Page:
Today’s Caribbean is a multi-national, multi-lingual and multi-ethnic archipelago, with (Haiti) at its poorest end and the (Cayman Islands) at its wealthiest end. Barbados somewhere in the middle.

    Trevor M.A. Farrell in “Decolonization,” in Stone & Henry, eds., The Newer Caribbean, p. 10. argues that “independence or decolonization cannot simply mean the exchange of the white overseers for black ones. It cannot mean the exchange of “WHITE” overlords for “BLACK” ones, or of white brutality, repression, insensitivity and arrogance for black brutality, repression, insensitivity and arrogance.”

    It is difficult to summarize those two opposing views of the social structure of the region. On the one hand, there has been a virtual revolution in which the former Black Caribbean natives have replaced the white and Creole mulattoes as the ruling elites of the region.

    On the other hand, they appear to perpetuate the same values and systems as their predecessors. The new elite have certainly used their newly acquired authority to repress opposition, punish their enemies and generally abuse the power. (Donald Peters – The Democratic System in the Eastern Caribbean)

    From the historical record of the 1940’s and early 1950’s, the Caribbean island of Cuba was ruled by the despotic and corrupt regime of Fulgencio Batista, who behaved so badly that even his US supporters stopped supplying him arms.

    Then, on 2 December 1956, the revolutionary Fidel Castro returned from exile in Mexico with a band of 80 followers, including his brother Raul and Che Guevara, arriving secretly in eastern Cuba on the yacht Gramma.

    For the next 18 months, Castro led a guerrilla campaign from his base in the Sierra Maestra mountains, harassing Batista’s troops and gaining support in the countryside.

    In March 1958, Castro issued a manifesto that called on all Cubans to make total war on Batista. The insurrection that followed was successful and he entered the capital Havana in triumph on 8 January 1959.

    At first the United States administration patronized him, but turned hostile when he asked the Soviet Union and China for economic aid.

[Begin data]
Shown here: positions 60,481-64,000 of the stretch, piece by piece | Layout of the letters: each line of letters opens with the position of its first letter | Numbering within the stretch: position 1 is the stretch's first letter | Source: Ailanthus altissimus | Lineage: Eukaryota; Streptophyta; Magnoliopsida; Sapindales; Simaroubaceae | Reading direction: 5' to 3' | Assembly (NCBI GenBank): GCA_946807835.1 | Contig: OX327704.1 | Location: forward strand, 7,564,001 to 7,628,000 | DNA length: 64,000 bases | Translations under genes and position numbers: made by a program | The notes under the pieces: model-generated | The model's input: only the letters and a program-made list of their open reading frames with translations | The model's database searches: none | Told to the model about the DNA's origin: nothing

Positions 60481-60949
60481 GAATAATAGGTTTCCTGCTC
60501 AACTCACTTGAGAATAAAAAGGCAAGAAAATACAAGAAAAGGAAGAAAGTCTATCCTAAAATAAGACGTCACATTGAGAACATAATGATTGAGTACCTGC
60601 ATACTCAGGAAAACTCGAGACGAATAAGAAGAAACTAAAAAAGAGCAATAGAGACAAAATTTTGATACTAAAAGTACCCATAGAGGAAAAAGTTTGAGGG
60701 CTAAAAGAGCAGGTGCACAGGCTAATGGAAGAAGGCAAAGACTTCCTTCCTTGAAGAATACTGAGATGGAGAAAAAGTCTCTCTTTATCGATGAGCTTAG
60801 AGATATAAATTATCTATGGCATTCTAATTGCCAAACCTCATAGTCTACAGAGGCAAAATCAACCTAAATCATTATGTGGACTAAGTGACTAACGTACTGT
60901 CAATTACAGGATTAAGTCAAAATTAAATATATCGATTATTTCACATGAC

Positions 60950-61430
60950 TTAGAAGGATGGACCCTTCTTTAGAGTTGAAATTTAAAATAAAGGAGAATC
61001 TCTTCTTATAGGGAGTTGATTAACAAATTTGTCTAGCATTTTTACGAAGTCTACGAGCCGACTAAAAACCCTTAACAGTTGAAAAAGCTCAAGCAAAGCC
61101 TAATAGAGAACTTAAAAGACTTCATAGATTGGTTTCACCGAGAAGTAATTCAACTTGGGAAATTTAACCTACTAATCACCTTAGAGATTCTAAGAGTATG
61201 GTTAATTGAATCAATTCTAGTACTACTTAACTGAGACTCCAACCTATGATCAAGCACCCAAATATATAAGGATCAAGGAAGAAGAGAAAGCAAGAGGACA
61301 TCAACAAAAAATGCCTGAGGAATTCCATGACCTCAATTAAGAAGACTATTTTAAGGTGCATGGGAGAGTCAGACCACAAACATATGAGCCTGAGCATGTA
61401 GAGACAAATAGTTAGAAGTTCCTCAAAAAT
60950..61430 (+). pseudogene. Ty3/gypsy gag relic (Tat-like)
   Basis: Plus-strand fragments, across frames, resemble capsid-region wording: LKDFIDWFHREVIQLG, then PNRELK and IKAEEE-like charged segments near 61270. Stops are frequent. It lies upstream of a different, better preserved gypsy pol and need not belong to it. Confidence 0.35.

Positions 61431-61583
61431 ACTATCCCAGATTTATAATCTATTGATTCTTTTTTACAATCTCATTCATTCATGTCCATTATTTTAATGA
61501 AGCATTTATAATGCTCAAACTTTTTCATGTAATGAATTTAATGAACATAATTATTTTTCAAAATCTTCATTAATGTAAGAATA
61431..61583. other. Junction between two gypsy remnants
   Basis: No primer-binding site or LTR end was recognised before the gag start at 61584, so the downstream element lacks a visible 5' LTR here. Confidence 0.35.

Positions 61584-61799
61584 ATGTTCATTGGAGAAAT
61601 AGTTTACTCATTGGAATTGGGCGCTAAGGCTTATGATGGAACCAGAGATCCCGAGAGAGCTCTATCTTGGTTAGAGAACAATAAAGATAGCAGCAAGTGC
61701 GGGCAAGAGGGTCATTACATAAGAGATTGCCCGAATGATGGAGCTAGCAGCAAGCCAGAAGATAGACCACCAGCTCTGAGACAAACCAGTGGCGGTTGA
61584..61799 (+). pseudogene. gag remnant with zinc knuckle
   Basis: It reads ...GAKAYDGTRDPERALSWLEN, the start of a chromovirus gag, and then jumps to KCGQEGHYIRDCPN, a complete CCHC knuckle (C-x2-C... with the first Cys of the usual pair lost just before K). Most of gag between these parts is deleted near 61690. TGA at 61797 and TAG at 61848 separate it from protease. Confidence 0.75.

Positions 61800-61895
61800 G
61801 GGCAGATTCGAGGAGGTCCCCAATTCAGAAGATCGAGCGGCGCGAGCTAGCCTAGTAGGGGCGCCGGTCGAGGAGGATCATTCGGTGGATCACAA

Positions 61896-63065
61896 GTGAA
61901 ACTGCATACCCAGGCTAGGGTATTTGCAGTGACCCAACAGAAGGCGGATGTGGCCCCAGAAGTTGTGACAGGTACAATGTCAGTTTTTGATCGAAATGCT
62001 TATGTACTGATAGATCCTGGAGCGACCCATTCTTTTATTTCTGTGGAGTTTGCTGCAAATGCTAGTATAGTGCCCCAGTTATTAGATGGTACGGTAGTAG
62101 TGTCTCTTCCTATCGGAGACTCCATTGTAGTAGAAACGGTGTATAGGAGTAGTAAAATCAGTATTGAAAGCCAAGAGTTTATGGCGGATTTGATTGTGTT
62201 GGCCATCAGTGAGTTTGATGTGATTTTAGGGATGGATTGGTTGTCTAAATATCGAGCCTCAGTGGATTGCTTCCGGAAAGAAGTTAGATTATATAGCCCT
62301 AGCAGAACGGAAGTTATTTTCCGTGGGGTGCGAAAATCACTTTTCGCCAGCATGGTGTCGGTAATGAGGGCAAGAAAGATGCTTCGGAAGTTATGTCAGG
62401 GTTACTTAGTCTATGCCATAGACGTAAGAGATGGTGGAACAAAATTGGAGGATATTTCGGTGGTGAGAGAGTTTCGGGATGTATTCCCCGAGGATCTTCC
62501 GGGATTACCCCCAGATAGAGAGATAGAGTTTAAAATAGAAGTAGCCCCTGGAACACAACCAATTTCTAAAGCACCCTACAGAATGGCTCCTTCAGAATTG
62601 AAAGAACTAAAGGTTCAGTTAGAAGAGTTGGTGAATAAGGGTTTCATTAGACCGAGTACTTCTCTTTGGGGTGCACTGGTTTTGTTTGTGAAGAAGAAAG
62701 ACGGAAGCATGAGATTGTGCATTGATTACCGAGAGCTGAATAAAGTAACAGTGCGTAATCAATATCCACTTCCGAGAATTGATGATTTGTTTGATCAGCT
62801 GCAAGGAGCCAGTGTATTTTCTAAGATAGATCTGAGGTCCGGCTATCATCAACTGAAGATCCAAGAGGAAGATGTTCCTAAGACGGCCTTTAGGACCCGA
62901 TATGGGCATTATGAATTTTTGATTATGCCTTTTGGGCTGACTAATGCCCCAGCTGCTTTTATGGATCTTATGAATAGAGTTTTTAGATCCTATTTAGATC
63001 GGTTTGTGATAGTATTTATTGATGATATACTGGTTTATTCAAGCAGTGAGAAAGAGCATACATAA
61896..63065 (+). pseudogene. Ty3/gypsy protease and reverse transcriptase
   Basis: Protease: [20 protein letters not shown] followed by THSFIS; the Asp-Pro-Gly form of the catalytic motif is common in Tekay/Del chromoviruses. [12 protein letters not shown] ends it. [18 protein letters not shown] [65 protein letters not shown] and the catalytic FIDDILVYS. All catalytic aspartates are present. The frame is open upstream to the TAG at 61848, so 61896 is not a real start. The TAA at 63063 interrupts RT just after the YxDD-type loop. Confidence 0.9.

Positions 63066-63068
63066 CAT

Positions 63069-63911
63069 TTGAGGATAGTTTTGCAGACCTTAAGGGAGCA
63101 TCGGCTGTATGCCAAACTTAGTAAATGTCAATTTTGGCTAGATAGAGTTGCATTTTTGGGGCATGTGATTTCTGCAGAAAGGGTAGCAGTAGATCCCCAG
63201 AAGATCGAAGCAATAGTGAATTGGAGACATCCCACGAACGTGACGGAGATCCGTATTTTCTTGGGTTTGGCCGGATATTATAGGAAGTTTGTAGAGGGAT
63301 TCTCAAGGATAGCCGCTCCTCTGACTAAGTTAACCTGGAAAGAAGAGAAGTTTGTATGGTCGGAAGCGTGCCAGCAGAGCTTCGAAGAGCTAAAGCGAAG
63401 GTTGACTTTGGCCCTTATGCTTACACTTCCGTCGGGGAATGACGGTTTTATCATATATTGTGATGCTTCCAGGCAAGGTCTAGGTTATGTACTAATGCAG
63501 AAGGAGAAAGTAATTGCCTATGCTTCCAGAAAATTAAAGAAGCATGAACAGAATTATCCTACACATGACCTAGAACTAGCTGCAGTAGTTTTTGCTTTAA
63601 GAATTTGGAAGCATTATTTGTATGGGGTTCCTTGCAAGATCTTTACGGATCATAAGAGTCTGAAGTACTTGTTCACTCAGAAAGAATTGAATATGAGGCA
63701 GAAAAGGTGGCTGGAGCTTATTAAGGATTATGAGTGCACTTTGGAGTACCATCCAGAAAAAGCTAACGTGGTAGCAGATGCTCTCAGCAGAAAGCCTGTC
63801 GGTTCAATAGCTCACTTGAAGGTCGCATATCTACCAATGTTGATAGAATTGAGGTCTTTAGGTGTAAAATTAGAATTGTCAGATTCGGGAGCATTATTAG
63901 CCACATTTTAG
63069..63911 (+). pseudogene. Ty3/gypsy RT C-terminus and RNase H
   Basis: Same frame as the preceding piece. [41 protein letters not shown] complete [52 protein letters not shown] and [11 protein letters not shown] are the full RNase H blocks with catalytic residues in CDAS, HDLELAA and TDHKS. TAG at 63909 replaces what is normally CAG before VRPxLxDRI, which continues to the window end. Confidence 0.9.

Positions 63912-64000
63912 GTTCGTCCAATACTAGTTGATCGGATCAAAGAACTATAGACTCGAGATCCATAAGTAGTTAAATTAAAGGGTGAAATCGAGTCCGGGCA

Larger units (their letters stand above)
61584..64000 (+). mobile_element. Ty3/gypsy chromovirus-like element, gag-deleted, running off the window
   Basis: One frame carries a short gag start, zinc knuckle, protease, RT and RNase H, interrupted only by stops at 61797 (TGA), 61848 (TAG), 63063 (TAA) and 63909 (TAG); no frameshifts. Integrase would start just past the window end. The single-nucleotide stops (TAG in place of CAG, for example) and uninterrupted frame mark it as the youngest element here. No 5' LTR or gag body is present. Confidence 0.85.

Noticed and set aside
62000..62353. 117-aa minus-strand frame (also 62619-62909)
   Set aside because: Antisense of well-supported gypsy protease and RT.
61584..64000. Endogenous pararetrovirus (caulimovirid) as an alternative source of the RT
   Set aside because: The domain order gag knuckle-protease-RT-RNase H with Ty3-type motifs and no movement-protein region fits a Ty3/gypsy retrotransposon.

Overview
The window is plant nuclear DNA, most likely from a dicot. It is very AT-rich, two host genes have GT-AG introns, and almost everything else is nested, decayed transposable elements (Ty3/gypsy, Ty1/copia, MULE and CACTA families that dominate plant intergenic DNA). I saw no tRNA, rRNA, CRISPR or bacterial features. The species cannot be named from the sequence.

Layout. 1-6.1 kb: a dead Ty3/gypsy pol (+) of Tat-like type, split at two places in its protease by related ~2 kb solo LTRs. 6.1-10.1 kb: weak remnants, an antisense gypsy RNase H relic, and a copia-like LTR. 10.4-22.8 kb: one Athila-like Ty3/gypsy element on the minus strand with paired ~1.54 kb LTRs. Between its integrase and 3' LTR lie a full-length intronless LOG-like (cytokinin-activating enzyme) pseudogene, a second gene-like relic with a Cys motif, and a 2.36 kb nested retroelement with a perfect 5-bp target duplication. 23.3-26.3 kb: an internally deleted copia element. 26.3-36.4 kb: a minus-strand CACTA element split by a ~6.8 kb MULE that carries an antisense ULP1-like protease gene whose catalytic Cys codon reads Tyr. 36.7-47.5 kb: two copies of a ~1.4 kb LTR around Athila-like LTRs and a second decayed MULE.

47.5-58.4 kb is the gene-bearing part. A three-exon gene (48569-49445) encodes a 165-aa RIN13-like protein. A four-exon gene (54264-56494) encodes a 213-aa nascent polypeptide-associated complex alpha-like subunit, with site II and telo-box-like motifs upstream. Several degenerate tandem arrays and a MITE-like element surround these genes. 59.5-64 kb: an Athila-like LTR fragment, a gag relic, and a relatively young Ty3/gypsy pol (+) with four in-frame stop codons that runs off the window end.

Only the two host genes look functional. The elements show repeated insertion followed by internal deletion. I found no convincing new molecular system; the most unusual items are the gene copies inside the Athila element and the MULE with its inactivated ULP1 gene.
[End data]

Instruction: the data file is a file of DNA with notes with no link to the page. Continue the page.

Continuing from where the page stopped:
Because of the image of Castro as a latter-day Garibaldi and Che as a Robin Hood, the Cuban Revolution became an immensely influential event in late 20th-century politics.

    Preceded by the political revolutions of the Americas, France and the Caribbean was ushered in by the industrial revolution, while at the same time, “Volcanic Social Theorists” and other “radical sociologists” (I may be categorized in this frame) suggest that for bedtime reading, the following:

    (1) Barrington Moore’s Social Origins of Dictatorship and Democracy;
    (2) Eric Wolf’s Peasant Wars of the Twentieth Century;
    (3) Skocpol’s States and Social Revolutions and;
    (4) John Dunn’s Modern Revolutions.

    Crane Brinton in his “Anatomy of Revolution” speaks about the typical curve of “(social) fever” – where socio-political consensus is lacking, quiet disharmony becomes feverish, creating a system of dis-synchronization and disequilibrium.

    Sociologists argue that broad sweeping ambitious programs for social reconstruction of the deep physic and ideological structures of any society is necessary for coherent variety, “roots-up” type modernization and a social movement which empowers “the base up and not the top down”…(Blackett et al 1999).

    John F. Kennedy said, “Those who make peaceful revolution impossible will make violent revolution inevitable.”

    Dr. M.L. King warned that the role of those who make peaceful revolution impossible by refusing to give up the privileges and the pleasures that come from the immense profits of overseas investments. I am convinced that if we are to get on the right side of the world revolution, we as a nation must undergo a radical revolution of values. We must rapidly begin the shift from a thing-oriented society to a person-oriented society. When machines and computers, profit motives and property rights, are considered more important than people, the giant triplets of racism, extreme materialism, and militarism are incapable of being conquered.

    A true revolution of values will soon cause us to question the fairness and justice of many of our past and present policies. On the one hand we are called to play the Good Samaritan on life’s roadside, but that will be only an initial act. One day we must come to see that the whole Jericho Road must be transformed so that men and women will not be constantly beaten and robbed as they make their journey on life’s highway. True compassion is more than flinging a coin to a beggar. It comes to see that an edifice which produces beggars needs restructuring.

    “The last one out – PLEASE turn off the lights”…

  31. Pingback: Sam Lord’s Castle burns to the ground thanks to Barbados DLP, BLP, CLICO, Leroy Parris « Barbados Free Press

  32. Bajan Booby

    This is a classic example of the illiteracy lack of respect and selfishness of Leroy Parris and the government of Barbados has allowed this indifferece to prevail at the expense of the average bajan who is helpless under the circunstaces and have no recourse. Leroy Parris should pay for these indiscreations along with Terrence Thornhill and Lawrence Duprey….